A recent publication summarizes the results of RAS mutation status in colorectal cancer (CRC) from 19 available clinical trials with matched tissue and ctDNA; OncoBEAM technology shines
In Part I of our liquid biopsy concordance series, we summarized seven publications and an internal dataset correlating the RAS mutation status between CRC tissue biopsy and cell-free DNA liquid biopsy. Across 913 patient samples, an overall percent agreement (OPA) of 90.3% was reported, with a positive percent agreement (PPA) of 88.7% and a negative percent agreement (NPA) of 91.8%.
In a recent report by Galvano et al. 2019 (“Detection of RAS mutations in circulating tumor DNA: a new weapon in an old war against colorectal cancer. A systematic review and meta-analysis”) the authors examined 19 clinical trials comparing RAS mutational status via standard tissue biopsy and ctDNA analysis.
A summary of the concordance results between matched CRC tissue and plasma
For the 1,180 patients examined in this meta-analysis, RAS mutational status was determined in ctDNA using one of three methods: NGS in 786 patients, BEAMing in 807 patients, and standard PCR in 217 by PCR. The table below uses data from Table 2 of the paper (available here).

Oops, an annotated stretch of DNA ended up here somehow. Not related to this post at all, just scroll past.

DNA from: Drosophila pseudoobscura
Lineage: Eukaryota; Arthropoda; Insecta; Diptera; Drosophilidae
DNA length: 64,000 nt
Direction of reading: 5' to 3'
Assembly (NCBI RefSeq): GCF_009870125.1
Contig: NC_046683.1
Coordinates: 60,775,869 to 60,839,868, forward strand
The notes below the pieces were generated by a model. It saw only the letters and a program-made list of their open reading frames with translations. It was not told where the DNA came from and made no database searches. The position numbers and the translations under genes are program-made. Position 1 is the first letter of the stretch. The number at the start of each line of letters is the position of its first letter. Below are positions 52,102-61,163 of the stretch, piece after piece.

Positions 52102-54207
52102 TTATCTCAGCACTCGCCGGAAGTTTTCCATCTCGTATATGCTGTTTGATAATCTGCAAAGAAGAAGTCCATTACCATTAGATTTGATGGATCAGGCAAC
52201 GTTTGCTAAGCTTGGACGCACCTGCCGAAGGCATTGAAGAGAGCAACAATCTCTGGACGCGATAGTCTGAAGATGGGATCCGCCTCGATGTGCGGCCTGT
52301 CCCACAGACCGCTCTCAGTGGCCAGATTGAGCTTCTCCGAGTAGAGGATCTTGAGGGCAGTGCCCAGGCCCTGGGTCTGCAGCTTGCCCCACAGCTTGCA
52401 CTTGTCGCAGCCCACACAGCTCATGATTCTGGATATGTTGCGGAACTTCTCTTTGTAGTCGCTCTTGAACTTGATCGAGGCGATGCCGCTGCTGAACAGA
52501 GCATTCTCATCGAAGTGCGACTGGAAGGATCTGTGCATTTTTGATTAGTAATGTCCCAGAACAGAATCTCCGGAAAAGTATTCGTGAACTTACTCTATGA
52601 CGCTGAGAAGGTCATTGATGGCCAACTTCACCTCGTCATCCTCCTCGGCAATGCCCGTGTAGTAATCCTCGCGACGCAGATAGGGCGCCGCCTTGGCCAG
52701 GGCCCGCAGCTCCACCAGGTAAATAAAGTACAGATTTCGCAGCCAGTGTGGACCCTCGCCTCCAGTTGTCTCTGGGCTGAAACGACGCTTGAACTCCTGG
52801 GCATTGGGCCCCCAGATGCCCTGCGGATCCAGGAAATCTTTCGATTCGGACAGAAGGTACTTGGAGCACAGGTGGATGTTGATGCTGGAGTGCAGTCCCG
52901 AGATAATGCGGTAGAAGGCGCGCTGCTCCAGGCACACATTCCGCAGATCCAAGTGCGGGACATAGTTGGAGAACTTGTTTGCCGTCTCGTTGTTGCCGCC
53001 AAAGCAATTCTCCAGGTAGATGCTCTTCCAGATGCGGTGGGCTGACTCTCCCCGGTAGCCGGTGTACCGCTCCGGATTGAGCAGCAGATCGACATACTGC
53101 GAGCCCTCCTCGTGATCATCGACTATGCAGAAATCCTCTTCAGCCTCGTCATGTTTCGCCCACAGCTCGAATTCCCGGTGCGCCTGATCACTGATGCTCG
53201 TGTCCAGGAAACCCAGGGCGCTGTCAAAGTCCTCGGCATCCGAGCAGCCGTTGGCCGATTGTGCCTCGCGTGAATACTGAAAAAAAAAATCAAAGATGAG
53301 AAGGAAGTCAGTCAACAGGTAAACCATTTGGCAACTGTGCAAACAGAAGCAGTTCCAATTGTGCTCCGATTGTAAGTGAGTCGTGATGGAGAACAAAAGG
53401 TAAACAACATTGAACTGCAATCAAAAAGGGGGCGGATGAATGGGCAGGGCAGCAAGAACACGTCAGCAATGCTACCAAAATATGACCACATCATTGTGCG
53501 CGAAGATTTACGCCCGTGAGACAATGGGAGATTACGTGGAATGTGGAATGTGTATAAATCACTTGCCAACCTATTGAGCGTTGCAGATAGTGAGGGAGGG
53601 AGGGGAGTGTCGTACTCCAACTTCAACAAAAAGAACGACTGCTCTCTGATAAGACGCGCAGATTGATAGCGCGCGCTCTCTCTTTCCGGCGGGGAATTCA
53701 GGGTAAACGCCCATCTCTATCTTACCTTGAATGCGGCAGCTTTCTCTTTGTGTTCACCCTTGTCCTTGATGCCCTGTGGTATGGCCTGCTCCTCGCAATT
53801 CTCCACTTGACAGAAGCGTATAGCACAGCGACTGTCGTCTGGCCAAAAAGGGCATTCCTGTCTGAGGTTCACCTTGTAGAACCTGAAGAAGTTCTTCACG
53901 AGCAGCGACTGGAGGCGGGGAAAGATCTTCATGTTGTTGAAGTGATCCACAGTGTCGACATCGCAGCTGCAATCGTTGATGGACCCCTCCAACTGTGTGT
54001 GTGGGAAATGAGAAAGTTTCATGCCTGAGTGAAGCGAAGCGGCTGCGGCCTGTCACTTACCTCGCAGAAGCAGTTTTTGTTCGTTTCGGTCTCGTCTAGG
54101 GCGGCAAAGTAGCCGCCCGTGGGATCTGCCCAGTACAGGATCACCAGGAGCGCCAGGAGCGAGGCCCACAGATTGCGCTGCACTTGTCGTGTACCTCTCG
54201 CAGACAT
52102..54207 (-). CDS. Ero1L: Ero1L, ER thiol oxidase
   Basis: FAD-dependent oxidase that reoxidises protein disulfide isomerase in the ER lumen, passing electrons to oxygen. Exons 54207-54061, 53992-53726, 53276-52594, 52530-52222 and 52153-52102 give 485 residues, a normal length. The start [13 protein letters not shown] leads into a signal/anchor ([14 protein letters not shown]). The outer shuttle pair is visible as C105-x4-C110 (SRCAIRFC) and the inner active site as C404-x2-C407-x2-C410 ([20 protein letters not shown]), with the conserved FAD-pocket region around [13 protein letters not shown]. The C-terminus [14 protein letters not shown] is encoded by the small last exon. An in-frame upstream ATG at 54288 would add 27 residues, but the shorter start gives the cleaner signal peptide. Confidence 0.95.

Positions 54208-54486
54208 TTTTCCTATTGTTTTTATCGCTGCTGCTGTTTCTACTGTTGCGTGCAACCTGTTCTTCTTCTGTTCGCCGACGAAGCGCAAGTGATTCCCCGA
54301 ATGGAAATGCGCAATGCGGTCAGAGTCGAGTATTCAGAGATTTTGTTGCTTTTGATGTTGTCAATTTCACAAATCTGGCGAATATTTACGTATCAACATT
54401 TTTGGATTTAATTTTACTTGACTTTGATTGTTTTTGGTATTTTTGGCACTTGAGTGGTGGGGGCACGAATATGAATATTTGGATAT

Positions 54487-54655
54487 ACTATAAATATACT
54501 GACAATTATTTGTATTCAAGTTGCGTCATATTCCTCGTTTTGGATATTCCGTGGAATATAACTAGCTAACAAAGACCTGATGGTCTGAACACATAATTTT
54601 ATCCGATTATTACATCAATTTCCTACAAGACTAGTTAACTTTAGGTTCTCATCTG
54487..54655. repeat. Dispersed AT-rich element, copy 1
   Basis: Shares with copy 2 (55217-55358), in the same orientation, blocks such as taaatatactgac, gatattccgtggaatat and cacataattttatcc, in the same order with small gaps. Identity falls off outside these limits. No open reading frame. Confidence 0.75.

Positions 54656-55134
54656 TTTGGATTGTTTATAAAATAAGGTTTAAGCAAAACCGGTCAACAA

It is clear from this data the superior sensitivity and specificity of the BEAMing technology used in Sysmex Inostics OncoBEAM tests. The summary receiver-operator characteristic (sROC) plots diagrammed as Figure 5 in the paper (available here) graphically illustrates the differences between BEAMing, NGS and PCR.
OncoBEAM technology a clear lead in sensitivity and specificity
The first prospective study has recently been published in Elez et al. 2019 (“Impact of circulating tumor DNA mutant allele fraction on prognosis in RAS-mutant metastatic colorectal cancer”), evaluating the prognostic potential of measuring the prevalence of RAS mutations in plasma and their correlation with overall survival (OS). From a cohort of 37 CRC patients with non-resectable metastatic disease, lower RAS MAF at baseline correlated with significant correlation with longer OS.
- Galvano A, Taverna S, and Russo A et al. Detection of RAS mutations in circulating tumor DNA: a new weapon in an old war against colorectal cancer. A systematic review of literature and meta-analysis. Ther Adv Med Oncol. 2019 11:1758835919874653. doi:10.1177/1758835919874653. PubMed Central PMCID: PMC6737868.
- Elez E, Chianese C and Vivancos A et al. Impact of circulating tumor DNA mutant allele fraction on prognosis in RAS-mutant metastatic colorectal cancer. Mol Oncol. 2019 13(9):1827-1835. doi: 10.1002/1878-0261.12547. PubMed PMID: 31322322.